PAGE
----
Family law Tampa

What Are the Notice and Due Process Requirements for Child Support-Related Civil Contempt Motions?

What Are the Notice and Due Process Requirements for Child Support-Related Civil Contempt Motions?

When a party is ordered to pay child support by a Florida court, willful disobedience and failing to make child support payments can be grounds for contempt. The consequences for civil contempt can range from extensive fines to jail time, but these consequences arise only if a motion for civil contempt is filed.

This is arguably the most often used path to receive child support payments from a delinquent or non-paying parent who is in violation of a court order. Even so, a non-paying parent must receive notice of the motion in a way that satisfies existing Florida law and due process requirements.

Florida Rules on Motions for Civil Contempt

According to Rule 12.615(b) of the Florida Family Law Rules of Procedure, a motion for civil contempt based on child support non-payment must:

 

  • Recite essential facts that show why the actions alleged are contemptuous in nature
  • Provide notice to the person alleged to be in contempt, giving said person the opportunity to be heard
  • Provide notice that specifies the time and place of a hearing that includes specific language detailing the consequences of a failure to appear at the hearing

 

A recent appellate case demonstrates how these requirements and similar legal processes can lead to interesting developments in Florida case law.

Legislative Authority and Due Process in Child Support Non-Payment Proceedings

In a recent 4th District appellate case, the Department of Revenue (DOR) appealed a trial court denial of the DOR’s motion for civil contempt based on child support non-payment in 28 separate, unrelated cases.

For all 28 cases, however, the trial court’s denial was based on what the trial court believed was an insufficient process of serving notice. The facts of the case show that the DOR attached a certificate of service representing that a copy of the motion was served to the non-paying parents by regular US mail. Importantly, the DOR also included the language detailing the consequences of a failure to appear as required by Rule 12.615(b) of the Florida Family Law Rules of Procedure.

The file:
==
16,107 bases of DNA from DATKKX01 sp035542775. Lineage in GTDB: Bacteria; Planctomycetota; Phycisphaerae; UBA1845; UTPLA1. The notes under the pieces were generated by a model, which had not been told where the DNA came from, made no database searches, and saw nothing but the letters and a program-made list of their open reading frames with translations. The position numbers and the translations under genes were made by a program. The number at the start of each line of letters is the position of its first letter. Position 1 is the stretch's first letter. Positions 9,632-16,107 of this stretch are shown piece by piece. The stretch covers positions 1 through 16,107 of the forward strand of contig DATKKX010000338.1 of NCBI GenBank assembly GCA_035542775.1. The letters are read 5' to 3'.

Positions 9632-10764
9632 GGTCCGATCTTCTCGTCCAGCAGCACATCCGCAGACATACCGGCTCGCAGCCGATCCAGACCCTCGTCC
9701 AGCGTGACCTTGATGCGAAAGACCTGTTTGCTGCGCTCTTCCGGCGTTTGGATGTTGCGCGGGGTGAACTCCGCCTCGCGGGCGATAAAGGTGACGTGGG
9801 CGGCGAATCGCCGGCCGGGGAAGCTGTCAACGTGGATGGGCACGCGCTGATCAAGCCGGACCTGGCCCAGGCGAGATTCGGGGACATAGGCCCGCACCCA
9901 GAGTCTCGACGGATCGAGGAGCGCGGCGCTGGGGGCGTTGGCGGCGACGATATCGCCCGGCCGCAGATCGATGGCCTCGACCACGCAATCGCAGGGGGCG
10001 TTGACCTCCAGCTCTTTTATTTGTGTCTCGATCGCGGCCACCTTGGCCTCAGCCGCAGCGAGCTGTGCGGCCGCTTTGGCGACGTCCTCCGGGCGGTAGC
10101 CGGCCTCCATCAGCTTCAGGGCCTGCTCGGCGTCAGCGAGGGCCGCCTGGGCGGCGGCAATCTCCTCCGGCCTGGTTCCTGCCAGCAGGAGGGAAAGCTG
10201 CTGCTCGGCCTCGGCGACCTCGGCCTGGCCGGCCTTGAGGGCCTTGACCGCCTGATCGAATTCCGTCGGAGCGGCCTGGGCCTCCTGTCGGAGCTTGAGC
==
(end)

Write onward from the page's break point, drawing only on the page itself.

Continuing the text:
Ultimately, all 28 appellees did not make their required appearance at the hearing, at which point the hearing officer present granted the DOR’s motion for contempt in all 28 cases. The trial court found that, even though Florida law permitted such an outcome, providing notice by mail was constitutionally inadequate.

The 4th District Finds That Serving Notice by Mail for Child Support Non-Payment Is Sufficient and Meets Due Process Requirements

The 4th District court disagreed with this reasoning and reversed the trial court’s denial on appeal. The 4th District cited the aforementioned requirements of Rule 12.615(b) as well as Florida Rule of Judicial Administration 2.516(b)(2). This rule effectively states that serving a party who does not designate an e-mail address by mailing it to the party or their lawyer at their last known address is acceptable. Moreover, the service by mail is considered complete upon mailing.

Based on these two rules, service by mail is acceptable for a civil contempt motion based on a failure to pay child support. This finding is reinforced by the 1980 5th District case of Pennington v. Pennington. Further, the court also found that the trial court’s concerns regarding the constitutionality of existing Florida statutes were misguided.

In summary, then, the DOR is completely justified when sending a contempt motion copy and a hearing notice to an appellee’s last known address when language required by Florida law is included.

If you have any questions about civil contempt motions for a failure to pay child support, contact The McKinney Law Group for a legal consultation.

Tampa Divorce Lawyer

Tampa Divorce Lawyer

If you have questions regarding a divorce attorney (Tampa, Florida), or are unaware as to the terms and conditions in, talk to, and retain, a family law attorney who can help. Contact Damien McKinney of The McKinney Law Group to discuss your case further. He can be reached by phone at 813-428-3400 or by e-mail at contact@themckinneylawgroup.com

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